By Elliot Seguin
On the way to 2011 Airventure, Jennifer and I found ourselves inbound to the airport with the airport closed for the day’s airshow. With two hours to kill, we took the opportunity to explore northern Wisconsin and check out an airport we had not yet visited. Throughout the week during our trip back east we made it a point to stop at as many airports as possible to get a feel for the health of general aviation in the Midwest; of all the airports we stopped at, Shawano Municipal (KEZS) was a definite standout.
|Over the Shewano Lake north of the Shewano Airport (KEZS)|
Shawano Municipal airport is located one nautical mile northeast of the central business district of Shawano Wisconsin and fifty nautical miles north of Oshkosh. Like so many small towns in upstate Wisconsin, Shawano is friendly and approachable. The airport is located on the banks of Shawano Lake which is home to the airport’s seaplane operations. The Northwest corner of the airport includes a beach and dock for seaplane parking and for transitioning aircraft to and from water operations. Apparently the Seaplane operations have tapered off in recent years and the water flying portion of the Shawano Flying Service has recently closed its doors. That being said, I was very surprised to see the relic of the airport’s float operations, a Do-28 they have as a gate guard.
|The Shewano Airport’s Do-28 Skyservant|
The Do-28 Skyservant is a twin engine STOL aircraft manufactured by Dornier Flugzeugbau, the first flight of which occurred in 1959. The most recent version of the airplane was developed in the early 80’s and included a conversion to turbo prop powerplants. The version on display at the Shawano airport is an A-1 model which was powered by a pair of Lycoming 540s. This A-1 model includes the curvy aft fuselage reminiscent of a de Havilland Mosquito. The aft fuselage has direct lineage the airplane’s predecessor the Do-27, a single engine version of a similar mission (looks like a Helio Courier). These curvy lines were replaced with a box fuselage reminiscent of a de Haviland Beaver in the late 1960’s for the D model of the Skyservant. The particular Do-28 that is sitting on the Shawano airport is in pretty rough shape, but it was a great surprise full of interesting solutions to the standard airplane problems, most notably the Cri-Cri like twin engine arrangement. These kinds of design solutions need fried food and good atmosphere to fully process.
|The long bar of The Launching Pad in Shewano Wisconsin|
There are five places to eat within walking distance of the Shawano airport and one of which is also a bowling alley. We chose to partake in The Launching Pad, a pub across from the airport gate (yes they have a facebook page). As seems to be the standard in this part of the country, this bar was not light on character or local flavor and the patrons and barmaids alike were friendly, warm and inviting. Besides the standard beer signs and stuffed bass with antlers mounted on the walls this bar seemed to have everything you might have come to expect at a bar on your trip north. Peanuts, popcorn, pickled pork knuckles, deep fried cheese curds or mozzarella sticks, all you can eat spaghetti (not recommended by the staff) and of course blind robins. Blind robins are smoked herring that has been compared to pickled herring only a lot worse. When I asked the barmaid to try a blind robin, she literally would not let me. It says something about a bar when there are multiple items available for sale that the staff vehemently recommends against, but are still kept on the menu regardless. About the time I was learning about the pickling of fresh water fish to make them inedible, Jennifer was asked to settle a bet. When she told the young man (on his second beer at 3:00 on this Monday afternoon) that she was in fact not from Illinois (he had bet we were vacationing from Chicago) he slumped his shoulders and scratched his head. The fact that we were from California clearly didn’t help his puzzlement and he returned to his bottomless spaghetti. It was at this point I was reminded just how far we were out in the sticks and how awesome of a traveling machine an airplane is.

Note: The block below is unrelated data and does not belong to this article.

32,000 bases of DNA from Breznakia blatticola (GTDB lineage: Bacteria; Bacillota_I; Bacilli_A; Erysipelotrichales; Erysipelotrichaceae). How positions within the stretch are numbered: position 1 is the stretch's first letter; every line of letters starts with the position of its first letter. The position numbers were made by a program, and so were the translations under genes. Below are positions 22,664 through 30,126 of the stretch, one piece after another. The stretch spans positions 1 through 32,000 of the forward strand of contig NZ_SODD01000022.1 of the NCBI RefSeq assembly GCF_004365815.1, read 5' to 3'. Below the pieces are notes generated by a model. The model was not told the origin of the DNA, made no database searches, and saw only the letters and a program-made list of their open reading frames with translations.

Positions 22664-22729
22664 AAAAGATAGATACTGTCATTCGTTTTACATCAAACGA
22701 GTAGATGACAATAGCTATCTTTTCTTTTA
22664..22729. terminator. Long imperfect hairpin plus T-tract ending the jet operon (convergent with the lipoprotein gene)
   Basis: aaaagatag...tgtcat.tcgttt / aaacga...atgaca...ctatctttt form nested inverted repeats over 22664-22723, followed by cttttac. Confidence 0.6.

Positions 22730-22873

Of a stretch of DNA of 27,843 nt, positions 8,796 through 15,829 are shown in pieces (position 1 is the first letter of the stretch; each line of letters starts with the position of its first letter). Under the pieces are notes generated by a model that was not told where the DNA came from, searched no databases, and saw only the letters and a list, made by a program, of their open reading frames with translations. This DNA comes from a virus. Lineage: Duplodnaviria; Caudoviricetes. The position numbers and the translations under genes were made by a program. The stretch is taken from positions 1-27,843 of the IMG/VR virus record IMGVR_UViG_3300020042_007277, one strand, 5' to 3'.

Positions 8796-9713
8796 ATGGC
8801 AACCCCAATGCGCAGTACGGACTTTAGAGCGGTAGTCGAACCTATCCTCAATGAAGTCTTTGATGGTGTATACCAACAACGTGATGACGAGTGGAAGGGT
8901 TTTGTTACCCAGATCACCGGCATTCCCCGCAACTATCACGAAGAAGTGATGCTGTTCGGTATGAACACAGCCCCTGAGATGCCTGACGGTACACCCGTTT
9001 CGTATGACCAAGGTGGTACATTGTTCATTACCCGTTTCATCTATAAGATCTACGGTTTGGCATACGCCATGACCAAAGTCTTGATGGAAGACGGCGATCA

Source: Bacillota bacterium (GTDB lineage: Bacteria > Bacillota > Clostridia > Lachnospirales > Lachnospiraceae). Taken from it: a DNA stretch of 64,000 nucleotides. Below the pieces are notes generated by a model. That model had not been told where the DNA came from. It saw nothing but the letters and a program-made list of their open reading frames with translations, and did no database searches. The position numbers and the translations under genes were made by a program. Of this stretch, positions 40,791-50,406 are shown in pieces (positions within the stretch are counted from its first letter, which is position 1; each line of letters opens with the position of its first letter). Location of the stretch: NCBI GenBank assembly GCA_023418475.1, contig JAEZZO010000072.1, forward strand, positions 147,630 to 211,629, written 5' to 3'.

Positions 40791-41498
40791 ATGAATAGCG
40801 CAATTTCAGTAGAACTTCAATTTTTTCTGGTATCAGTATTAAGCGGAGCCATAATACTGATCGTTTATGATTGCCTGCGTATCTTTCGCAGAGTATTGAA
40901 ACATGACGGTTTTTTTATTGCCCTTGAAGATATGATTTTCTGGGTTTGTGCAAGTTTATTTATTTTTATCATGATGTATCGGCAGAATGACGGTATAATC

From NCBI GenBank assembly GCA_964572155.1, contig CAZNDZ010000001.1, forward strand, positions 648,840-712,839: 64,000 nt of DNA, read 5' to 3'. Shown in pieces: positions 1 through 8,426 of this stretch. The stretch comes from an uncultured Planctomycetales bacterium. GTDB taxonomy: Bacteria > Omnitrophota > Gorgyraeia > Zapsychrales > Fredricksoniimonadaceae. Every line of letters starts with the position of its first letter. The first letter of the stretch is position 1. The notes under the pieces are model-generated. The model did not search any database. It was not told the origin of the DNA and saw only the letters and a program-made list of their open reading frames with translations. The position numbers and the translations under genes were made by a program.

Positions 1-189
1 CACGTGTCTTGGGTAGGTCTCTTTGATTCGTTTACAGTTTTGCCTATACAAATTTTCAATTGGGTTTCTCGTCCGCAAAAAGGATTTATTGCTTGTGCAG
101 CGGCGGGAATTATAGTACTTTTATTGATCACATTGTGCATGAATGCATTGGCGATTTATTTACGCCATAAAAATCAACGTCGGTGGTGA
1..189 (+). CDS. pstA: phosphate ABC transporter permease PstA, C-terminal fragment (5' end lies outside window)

|Deep Fried Cheese Curds|
After a few too many cheese curds and a Coca-Cola for each of us, we retreated to the FBO to pay for our gas and launch for our arrival to Oshkosh. The gas was cheap ($4.55) and there was something about the airport lounge that just felt right. Airplane pictures everywhere, an old soda machine (the kind that looks like a cooler), stacks of Trade-A-Plane and Sport Aviation called back to a time when these businesses weren’t all grappling for their piece of the biz jet action. There was no fancy bubbly bottled water or red carpets, this business existed to serve the needs of GA pilots. It was good to know that places like this still existed and with a bowling alley next door, perhaps this one would be able to stick around.
|Elliot and Jennifer at Delta County Airport, Escanaba Michigan (KESC)|